data'ismA new word turned up in my weekly read of random pages. David Brooks wrote in the NY Times about “The Philosophy of Data“. Instead of the buzz word “Big Data” he used “Data’ism”.

“We now have the ability to gather huge amounts of data. This ability seems to carry with it certain cultural assumptions — that everything that can be measured should be measured; that data is a transparent and reliable lens that allows us to filter out emotionalism and ideology; that data will help us do remarkable things — like foretell the future.”

David continues using statistical methods to dissect common beliefs and stochastic principals to prove a point. Essentially he plays with this scenario:

When you throw a dice often enough every one of the 6 sides will be equally often on top. If one side is trailing, one can assume that statistically it’s more likely this one comes up next.  However, every single throw in itself has no knowledge of the previous ones. Hence there is no difference in likelihood for the trailing side coming up top compared to all others.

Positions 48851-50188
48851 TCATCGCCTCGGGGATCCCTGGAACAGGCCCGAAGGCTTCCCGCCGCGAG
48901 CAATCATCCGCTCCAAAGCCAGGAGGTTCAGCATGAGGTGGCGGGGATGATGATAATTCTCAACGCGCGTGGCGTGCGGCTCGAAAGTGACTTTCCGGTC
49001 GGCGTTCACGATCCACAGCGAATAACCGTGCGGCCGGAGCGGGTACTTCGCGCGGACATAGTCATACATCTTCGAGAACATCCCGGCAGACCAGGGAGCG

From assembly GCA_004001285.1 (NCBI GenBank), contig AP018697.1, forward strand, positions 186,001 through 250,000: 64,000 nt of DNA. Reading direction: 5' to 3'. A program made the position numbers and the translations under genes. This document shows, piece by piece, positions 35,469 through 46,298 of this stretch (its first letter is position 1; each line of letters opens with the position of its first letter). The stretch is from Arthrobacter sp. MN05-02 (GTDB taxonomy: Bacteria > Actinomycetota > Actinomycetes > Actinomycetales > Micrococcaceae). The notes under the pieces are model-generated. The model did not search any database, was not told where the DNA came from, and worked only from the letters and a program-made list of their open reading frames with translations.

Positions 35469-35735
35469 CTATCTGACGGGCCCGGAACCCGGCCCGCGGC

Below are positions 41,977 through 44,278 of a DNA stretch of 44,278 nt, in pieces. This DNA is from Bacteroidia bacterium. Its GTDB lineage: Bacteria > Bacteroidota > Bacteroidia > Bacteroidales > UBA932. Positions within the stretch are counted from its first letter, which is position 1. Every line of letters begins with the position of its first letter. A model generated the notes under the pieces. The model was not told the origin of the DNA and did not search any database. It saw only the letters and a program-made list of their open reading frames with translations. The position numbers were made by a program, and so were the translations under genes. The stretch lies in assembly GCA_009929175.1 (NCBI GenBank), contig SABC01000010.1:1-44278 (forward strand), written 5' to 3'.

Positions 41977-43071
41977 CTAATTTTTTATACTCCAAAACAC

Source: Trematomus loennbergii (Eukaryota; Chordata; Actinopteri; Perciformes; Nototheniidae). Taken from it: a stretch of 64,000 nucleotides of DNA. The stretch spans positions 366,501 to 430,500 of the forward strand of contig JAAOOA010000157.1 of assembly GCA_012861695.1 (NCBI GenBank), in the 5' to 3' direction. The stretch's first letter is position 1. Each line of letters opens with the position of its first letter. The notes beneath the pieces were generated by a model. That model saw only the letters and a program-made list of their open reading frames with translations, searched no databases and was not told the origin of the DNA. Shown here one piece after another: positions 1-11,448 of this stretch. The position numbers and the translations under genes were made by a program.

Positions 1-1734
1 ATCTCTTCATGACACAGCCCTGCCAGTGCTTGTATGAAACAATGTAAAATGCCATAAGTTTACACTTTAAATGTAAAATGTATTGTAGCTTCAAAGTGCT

So, why bother? What’s the point of spending millions on advertisement when it has no lasting effect? John Sides looked at that in his December post “Were Obama’s Early Ads Really A Game Changer“. Interestingly he noted that not the amount of ads were of import but their placement at the right time.

“As I noted earlier, an advertising advantage — if it is substantial enough and close to the election — can sway votes.”

“But the political science research and this initial evidence from 2012 suggests that the Obama campaign’s blitz of early advertising did little apparent damage to Mr. Romney in the minds of voters.”

From a leadership viewpoint this is very important. You never have enough resources, you always have challenges and challengers, and you always face change management obstacles. Be aware where and when you spend your energy. An early win can bite back when you don’t have the resources to back it up. On the flip side you cannot drift through the early stages of a project, messing up the start will mean you face an uphill battle all the way.

That’s were historic data can help you. Look at successful projects in your organisation and talk to the people involved. That will help you identifying the obstacles worth fighting for and those you can ignore.

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